Statement on the planned ReICO Observatory

Following the Manifesto for Early Career Researchers that ISE published in September of 2022, and which has been endorsed by 28 European organisations, 33 national organisations and hundreds of individuals, ISE has called for a plan to radically improve working conditions and career paths for early career researchers. In January 2023, then Commissioner for Innovation, Research, Culture, Education and Youth, Ms. Mariya Gabriel recognised that this was indeed a major issue for the European Research Area, and declared that it would be a top priority for the Commission.

Among other projects to further those goals, in close agreement with its members representing early career researchers (Eurodoc, MCAA, YAE), ISE asked the European Commission with the Member States to establish a “Research & Innovation Careers Observatory” to monitor jobs, working conditions (including contracts), mobility of skilled workforce in research and innovation, including institutional data on (in particular early) research career paths, disaggregated by gender and other characteristics that can lead to discrimination. In our view the Observatory is urgent to allow for evidenced-based decision making, and should be launched as soon as possible.

The Commission’s plan, announced in July 2023, is to establish the Observatory through an agreement with the OECD. The paper circulated by the OECD presents the concept underlying the future Research and Innovation Careers Observatory” (ReICO). The project had been in the planning by OECD for some time, and could now go forward with the support of the EU, once approved by the EU Council in a few days. ISE welcomes the fact that the Commission has decided to launch the Observatory: this demonstrates that our request has been heard.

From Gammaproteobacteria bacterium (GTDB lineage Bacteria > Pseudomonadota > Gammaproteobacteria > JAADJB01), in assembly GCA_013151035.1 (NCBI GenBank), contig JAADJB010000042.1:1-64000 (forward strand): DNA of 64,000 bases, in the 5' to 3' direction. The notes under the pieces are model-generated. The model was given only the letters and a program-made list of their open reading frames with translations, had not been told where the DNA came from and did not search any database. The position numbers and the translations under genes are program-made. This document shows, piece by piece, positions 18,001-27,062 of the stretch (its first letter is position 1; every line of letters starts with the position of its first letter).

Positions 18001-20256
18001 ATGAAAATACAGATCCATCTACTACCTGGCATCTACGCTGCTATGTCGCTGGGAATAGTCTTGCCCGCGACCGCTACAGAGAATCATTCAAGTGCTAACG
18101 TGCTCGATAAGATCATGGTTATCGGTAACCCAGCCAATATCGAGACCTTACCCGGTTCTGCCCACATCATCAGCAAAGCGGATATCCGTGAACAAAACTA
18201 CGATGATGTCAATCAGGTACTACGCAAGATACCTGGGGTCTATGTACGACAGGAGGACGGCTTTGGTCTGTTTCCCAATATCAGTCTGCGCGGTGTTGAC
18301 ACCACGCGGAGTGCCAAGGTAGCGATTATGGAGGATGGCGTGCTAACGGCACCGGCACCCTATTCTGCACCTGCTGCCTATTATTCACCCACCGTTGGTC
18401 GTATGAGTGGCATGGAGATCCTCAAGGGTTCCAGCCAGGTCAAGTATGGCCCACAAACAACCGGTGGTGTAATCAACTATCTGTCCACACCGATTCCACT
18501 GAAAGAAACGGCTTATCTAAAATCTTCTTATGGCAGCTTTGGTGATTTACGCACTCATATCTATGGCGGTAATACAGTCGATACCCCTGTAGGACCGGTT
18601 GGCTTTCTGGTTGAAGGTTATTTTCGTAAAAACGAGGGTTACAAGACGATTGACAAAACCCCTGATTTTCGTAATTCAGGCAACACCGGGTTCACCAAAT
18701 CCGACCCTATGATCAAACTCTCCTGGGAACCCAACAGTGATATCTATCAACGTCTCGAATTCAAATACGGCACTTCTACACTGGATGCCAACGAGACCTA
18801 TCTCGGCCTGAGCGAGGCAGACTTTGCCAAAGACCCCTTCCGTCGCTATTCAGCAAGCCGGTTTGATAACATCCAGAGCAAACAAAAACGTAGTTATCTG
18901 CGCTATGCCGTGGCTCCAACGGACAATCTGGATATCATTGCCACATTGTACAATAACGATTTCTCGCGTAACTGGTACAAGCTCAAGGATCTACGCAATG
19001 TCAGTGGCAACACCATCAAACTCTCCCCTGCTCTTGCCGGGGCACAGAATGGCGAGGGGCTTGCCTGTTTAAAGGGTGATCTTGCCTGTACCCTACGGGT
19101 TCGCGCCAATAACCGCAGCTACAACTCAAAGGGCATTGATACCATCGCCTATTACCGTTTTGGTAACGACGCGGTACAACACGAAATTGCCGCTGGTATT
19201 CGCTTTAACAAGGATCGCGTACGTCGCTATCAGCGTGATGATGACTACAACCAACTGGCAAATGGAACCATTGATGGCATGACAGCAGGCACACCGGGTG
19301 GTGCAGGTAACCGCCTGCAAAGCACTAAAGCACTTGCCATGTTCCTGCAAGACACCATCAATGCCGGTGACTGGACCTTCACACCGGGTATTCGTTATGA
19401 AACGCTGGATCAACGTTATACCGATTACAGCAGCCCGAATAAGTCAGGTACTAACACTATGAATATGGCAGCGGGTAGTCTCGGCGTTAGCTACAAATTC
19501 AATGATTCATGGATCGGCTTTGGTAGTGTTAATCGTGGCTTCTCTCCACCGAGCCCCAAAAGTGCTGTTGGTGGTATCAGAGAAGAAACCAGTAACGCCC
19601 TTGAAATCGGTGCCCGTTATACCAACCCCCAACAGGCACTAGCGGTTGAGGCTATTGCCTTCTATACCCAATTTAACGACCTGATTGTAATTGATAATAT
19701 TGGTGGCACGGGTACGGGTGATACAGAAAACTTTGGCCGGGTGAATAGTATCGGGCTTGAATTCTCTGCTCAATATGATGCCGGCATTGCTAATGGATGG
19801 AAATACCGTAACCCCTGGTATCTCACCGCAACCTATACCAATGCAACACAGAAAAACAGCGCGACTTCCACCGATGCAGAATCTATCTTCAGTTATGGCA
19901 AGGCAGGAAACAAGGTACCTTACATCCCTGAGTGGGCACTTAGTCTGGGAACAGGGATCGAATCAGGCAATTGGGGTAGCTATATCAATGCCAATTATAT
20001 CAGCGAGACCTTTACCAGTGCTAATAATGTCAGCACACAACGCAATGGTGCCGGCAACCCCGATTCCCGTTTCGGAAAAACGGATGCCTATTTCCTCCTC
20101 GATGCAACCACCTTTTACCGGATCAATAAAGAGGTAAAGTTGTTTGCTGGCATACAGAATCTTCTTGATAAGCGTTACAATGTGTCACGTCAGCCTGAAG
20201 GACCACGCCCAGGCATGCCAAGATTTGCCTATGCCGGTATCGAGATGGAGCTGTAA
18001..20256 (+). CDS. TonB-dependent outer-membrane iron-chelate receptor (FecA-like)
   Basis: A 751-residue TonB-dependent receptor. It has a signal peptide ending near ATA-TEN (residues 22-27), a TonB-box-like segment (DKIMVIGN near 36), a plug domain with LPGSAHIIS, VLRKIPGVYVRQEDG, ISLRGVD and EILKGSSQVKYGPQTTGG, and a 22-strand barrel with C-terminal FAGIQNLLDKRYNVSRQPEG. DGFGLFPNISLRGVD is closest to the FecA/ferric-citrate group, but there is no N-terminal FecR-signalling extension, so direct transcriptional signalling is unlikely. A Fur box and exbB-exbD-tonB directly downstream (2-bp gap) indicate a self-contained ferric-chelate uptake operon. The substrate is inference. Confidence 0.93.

However, the project, as it is presented, has serious shortcomings, and must be improved.

  1. ReICO is an OECD project; as such, it will carry an interesting global perspective, and will provide very valuable information on research careers. It can benefit from the OECD Global Science Forum’s expertise on researchers’ careers (see the report Reducing the precarity of academic research careers). However, it obeys to goals which are not aligned with the European Research Area’s agenda: no connection to EU frameworks or classifications are indicated. It is also unclear how the specificity of the situation in the EU, as opposed to, for instance the USA can be taken into account.

  2. The data that the OECD will be working on are, by statute, those transmitted by individual countries through their statistical offices, which do not meet, as has been observed by several experts, the required level of robustness in terms of numbers. These numbers are incomplete, particularly in terms of the type of contracts (i.e. temporary, and if so, their length, non-temporary, tenured…), whether they give full social (sick leave, maternity leave, paid vacations…) and pension rights or not. It is not clear how the OECD aims to obtain more complete quality data from national statistical organisations or other sources, and what are the terms of the cooperation. It is also unclear how the project will determine what will count as ‘blindspots’ in the data. 

  3. The ReICO presentation is clearly focussed on science, technology and innovation. It should be made clear that the Observatory will give full consideration to all scientific fields, including the social sciences and humanities (which are not mentioned at all in the report), and that innovation includes societal innovation. An observatory to be implemented by the Commission should not be taking a very narrow, and possibly biased, perspective on the role of research in society. Research is a public good that women and men who engage in a doctoral programme want to produce, in contrast with the vocabulary used in the document, which considers PhD holders, identified collectively by the word “talent”, as a kind of commodity, which needs to be “nurtured and deployed”. This is not, to say the least, very engaging for those human beings who will be under “observation” by the new structure.   

    At a later stage of their progression, a significant part of PhD holders will move to non-academic employment. The Observatory must provide a better understanding of this process, not only by giving numbers:  is it by choice or necessity, is it related to the precarity of the postdoctoral track…? And this understanding is valuable not just to policy makers.

  4. Moreover, the choice of specific indicators is not explained, nor for which goals they are relevant. To give a few examples: why is “AI-augmentation of R&I capabilities” listed, but not others, as “motivation to do research”, “adherence to SDGs”? In the Marketplace category, the demand for PhDs does not distinguish between positions in academia, public administration, international organisations, and NGOs, and in private sector R&D.